When it comes finding a great authentic Cuban restaurant, Miami and its Little Havana neighborhood offer the real deal. The city’s large Cuban population has made Miami a Mecca of Cuban dining (some of the best restaurants in Miami serve Cubanos!), with local spots like Puerto Sagua serving up regional favorites, Wynwood hotspot Enriqueta’s selling killer sandwiches and millennial-friendly places like Sergio’s offering low-cal versions of traditional Cuban fare. And what’s the number one Cuban restaurant has to offer? Read on to find out.
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Best Cuban restaurants in Miami
Almost as famous locally as its palatial namesake is in France, Versailles is a kitschy Cuban diner with wall-to-wall mirrors, a constant buzz and an unabridged menu featuring every dish ever cataloged as Cuban. The Little Havana institution is also the unofficial meeting place for the city’s Cuban community during times of political unrest.
Wynwood’s only Cuban restaurant has found its niche, catering to hipsters and out-of-towners with inexpensive sandwiches made with buttery Cuban bread that are piled high with pork, croquettes and all sorts of fillings. The steak sandwich and frita (Cuban hamburger) are perennial favorites. Lunch specials are generous and appealing, but not as tempting as stopping by the walk-up window for an afternoon cortadito.
This Cuban chain offers large doses of the usual local nostalgia for Batista-era Cuba. You can’t miss the massive sugarcane plants growing on the front lawn. Expect large portions on the plates and a backroom café for strong Cuban coffee, sweet pastries and sugarcane juice. Though most of the ordering happens at the walk-up coffee window, serving up flaky pastelitosand espressos until the wee hours.
For those looking to ease into Cuban cuisine, Havana Harry’s offers a palatable introduction with a menu that mixes Latin American, Cuban and Spanish influences. You’ll find more salads and ceviches here, as well as the typical Caribbean favorites—from vaca fritato steak sandwiches. Havana Harry’s feels a little more upscale than most Cuban joints, which skew more cafeteria than restaurant, adding to its popularity as a destination for celebrations and weekend dinners.
When your taste buds crave Cuban but your scale says salad, Sergio’s skinny girl menu, dubbed La Flaca, is the answer. Think low-carb cauliflower rice, turkey ground beef and healthy salads as a welcomed alternative to calorie-laden Cuban staples. The bilingual menu, dog-friendly patio and late-night service make this a favorite among younger crowds.
If a Cuban Rat Pack ever existed and were around today, this is where they’d convene and linger over mojitos and arroz con pollo. It’s been “World Famous Since 1970,” in part for its upscale service and festive ambiance made all the livelier by the resident pianist. Complicated preparations, the kind grandmothers pour over for hours, make the dishes feel special too. Lobster thermidor, oxtail and crab-stuffed snapper? All for the taking.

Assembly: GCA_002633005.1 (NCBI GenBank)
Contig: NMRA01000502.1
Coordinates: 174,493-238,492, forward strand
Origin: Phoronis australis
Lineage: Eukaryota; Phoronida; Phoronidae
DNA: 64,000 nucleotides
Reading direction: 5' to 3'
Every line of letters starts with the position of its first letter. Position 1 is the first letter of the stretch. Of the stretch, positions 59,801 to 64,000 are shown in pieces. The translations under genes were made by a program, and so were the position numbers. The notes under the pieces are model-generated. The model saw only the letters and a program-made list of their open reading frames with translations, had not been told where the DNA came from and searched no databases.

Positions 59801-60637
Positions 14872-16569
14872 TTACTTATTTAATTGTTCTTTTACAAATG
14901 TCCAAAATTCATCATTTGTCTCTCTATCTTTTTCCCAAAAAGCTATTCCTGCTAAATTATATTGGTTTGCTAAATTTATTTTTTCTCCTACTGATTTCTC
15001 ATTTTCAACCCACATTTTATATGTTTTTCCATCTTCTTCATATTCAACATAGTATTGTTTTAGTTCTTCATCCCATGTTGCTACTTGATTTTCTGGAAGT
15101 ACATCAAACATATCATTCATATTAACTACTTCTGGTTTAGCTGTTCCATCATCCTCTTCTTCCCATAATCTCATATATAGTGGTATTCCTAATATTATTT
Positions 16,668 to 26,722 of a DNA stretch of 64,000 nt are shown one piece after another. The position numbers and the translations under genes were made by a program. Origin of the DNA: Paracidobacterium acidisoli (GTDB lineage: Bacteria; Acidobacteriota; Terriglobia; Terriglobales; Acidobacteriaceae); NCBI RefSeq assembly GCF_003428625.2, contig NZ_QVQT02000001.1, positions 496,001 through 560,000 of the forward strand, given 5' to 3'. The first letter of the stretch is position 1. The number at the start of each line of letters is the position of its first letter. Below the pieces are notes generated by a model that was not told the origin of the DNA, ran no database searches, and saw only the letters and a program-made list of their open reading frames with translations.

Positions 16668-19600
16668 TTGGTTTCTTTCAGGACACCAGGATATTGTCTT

Islas Canarias, a dining staple in Miami for more than three decades, is loved as much for its crispy ham croquettes—voted among the best in the city—as it is for its wide-ranging menu. The food is inexpensive, the dining room inviting and the service authentically Latin—warm, welcoming and at times even affectionate. It’s that warmth and the solid ropa vieja (stewed beef) that keep diners coming back after all these years.
With several locations around Miami, this modest, open-air cafeteria keeps the city satiated with giant portions of Cuban favorites. These “completes” as they’re known—Styrofoam containers piled high with everything from rice and black beans, yucca and fried plantains to pulled pork and stewed meats. Defaulting to to-go containers makes sense here given the less-than-welcoming space.
Most people know Morro Castle because they grew up going here with their parents. There’s nothing particularly inviting about the space or the neighborhood but word-of-mouth has done plenty to keep this place in business for decades. Prices still harken back to when it opened more than 50 years ago, with traditional Cuban standards like pan con lechon and pan con bistec clocking in from $3 to $6. The more things change, the more Morro Castle stays the same, boasting the same awning and exteriors, traditional Cuban menu and syrupy milkshakes locals have come to know.
The best place for breakfast on Collins is this trad (as in authentically old, rather than retro) Cuban diner. Choose from a long list of set combinations, many of which give change from six bucks. Later in the day, an entertaining mix of old-time Cubanos, hip-hop kids and beach bums drop by for arroz con pollo (chicken and rice), ham croquettes and fried pork chops, better known as chuletas.